Thomas Crapper
[ Issue 3 ]

Emily Bronto is without doubt an admirer of Thomas Crapper

Bikwil is proud to feature Thomas Crapper

Thomas Crapper

The thing Tony Rogers likes most about the Internet is the democratic opportunity it gives us all to be creators instead of consumers — to publish our fancies, serious or playful, at a modest cost.  Here is a personal example of how the Internet came in handy, thanks to someone else’s obsession. It's the case of Thomas Crapper, inventor of the flushing toilet.   

Painstaking research into lavatory patents?

 
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Web Line — Tony Rogers

Copyright


If you want to share your favourite hobbyhorse and it’s a bit obscure or just plain bizarre, where do you rustle up your audience? If you’re lucky, you might locate one or two people in your city with the same arcane interest, but if you want to broadcast your enthusiasm more widely to other like-minded souls, how much is it going to cost and how many readers can you expect anyway? And how do you market your product to best effect?

Your chances of finding fellow enthusiasts would be patently far greater, wouldn’t they, if only you could reach the whole planet? Well, now you can — by publishing on the Internet. And once your Web site is up and running it will be there all day, every day, accessible to all. Thousands of people are learning this lesson every week. Hence the myriad sites maintained with dedicated single-mindedness by amateur devotees of everything under the sun, as well as those sites established with equally narrow focus by serious professional bodies like Project Gutenberg (publishing electronic versions of out-of-copyright literary classics) or the SETI Institute (looking for extraterrestrial intelligence).

Naturally this freedom has given rise to some remarkable material, as the mainstream press loves to warn us. No doubt you’ve heard of concern about Internet sites giving advice on bomb building and other terrorist techniques, and sites offering that everlasting curse of the thought police, pornography. But not to panic: all that nasty stuff is a tiny fraction of what’s available.

(A little aside on the new censorship implications of the Net. You will be aware of the conviction of the editors of the La Trobe Uni newspaper Rabelais for an article in the July 1996 issue called The Art of Shoplifting, which issue now cannot by law be distributed in Victoria. But did you know that in his programme The National Interest ABC RN’s Terry Lane recently told listeners how to get the banned article via the Internet? FOI, yeah.)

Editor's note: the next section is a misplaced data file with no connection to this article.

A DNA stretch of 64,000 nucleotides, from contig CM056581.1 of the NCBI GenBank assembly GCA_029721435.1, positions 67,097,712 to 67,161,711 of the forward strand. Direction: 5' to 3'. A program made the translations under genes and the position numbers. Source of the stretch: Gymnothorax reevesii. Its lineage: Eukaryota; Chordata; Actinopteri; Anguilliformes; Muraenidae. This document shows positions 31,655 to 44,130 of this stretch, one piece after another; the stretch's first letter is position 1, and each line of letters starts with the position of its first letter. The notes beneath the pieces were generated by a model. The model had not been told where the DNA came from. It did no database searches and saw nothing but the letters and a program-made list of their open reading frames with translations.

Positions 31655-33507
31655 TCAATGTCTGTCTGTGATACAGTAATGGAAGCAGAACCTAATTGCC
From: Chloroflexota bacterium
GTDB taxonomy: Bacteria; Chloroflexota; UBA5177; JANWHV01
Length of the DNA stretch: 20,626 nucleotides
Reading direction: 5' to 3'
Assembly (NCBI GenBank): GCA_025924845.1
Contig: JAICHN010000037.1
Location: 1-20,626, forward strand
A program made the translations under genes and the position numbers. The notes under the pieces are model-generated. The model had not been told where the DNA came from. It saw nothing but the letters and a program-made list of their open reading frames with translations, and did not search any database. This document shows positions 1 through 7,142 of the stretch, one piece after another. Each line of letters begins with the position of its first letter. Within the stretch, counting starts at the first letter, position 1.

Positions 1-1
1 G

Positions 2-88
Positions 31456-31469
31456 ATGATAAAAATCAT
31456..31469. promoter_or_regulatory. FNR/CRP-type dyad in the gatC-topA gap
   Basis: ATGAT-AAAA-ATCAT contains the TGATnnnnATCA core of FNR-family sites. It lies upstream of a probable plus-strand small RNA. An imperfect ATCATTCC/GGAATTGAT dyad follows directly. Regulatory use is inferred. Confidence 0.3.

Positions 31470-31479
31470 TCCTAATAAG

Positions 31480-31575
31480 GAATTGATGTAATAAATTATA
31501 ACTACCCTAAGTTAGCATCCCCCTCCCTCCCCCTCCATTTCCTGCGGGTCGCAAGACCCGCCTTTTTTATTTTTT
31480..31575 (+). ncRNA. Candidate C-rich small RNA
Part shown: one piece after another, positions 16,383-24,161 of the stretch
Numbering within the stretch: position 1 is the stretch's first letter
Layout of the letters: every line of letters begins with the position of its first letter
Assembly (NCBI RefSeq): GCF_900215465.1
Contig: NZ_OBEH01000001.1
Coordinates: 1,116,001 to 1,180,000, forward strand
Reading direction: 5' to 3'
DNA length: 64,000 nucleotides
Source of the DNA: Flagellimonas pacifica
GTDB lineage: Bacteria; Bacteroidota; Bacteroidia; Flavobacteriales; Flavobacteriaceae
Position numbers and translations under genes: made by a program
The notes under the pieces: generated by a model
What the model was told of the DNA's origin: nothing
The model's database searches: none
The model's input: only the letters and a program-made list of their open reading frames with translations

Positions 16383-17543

Anyway, when I referred to “remarkable material”, I was thinking more of those sites on ufology, vampires, conspiracy theories, the millennium, etc., as well as the innumerable fan sites panting over the gorgeous passion of the month – Elle Macpherson, David Duchovny, Ellen deGeneres, John Cleese . . .

All that said, however, this is the thing I like most about the Net: the democratic opportunity it gives us all to be creators instead of consumers — to publish our fancies, serious or playful, at a modest cost. And these days, with user-friendly software to help us get our pet ideas out there in a half presentable manner, anyone can have a bash.

Let me give you a personal example of how the Internet came in handy, thanks to someone else’s obsession. It started when I saw a mail-order catalogue blurb for Wallace Reyburn’s Flushed with Pride: the Story of Thomas Crapper:

“The remarkable story of Thomas Crapper, inventor a century ago of the flushing lavatory and eventually plumber by appointment to King Edward VII.”

Like you, my thoughts dashed to the question whether Mr. Crapper had given his name to a four-letter word. According to Harlish Goop, the age of the word “crap” (from the Middle English “crappe”, meaning “chaff”), quickly puts paid to that idea, though the name “Crapper” (a variant of “Cropper”) may perchance be related to it, albeit from long ago.

Wiser but disappointed, I wondered if the Net had anything on the book, or perhaps even on T. C. Well, one Adam Hart-Davis has an on-line magazine called Science and Technology Heros [sic], which deals with characters like Richard Arkwright, John Dalton, Henry Bessemer, etc. Though it costs money to read every issue, guess who’s there for free, with plenty of detail about his life and work? (Incidentally, Mr. Crapper was famous for manhole covers as well as loos, and one of his manhole covers is in Westminster Abbey, in the cloisters near the deanery.)

And the upshot of Adam’s painstaking research into lavatory patents? It seems that though he did register six other plumbing patents, and did install many loos for the Royals, Crapper did not invent the siphonic flush. So much for the reliability of Reyburn’s book.

More disappointment, but at least I’ve saved twenty dollars.

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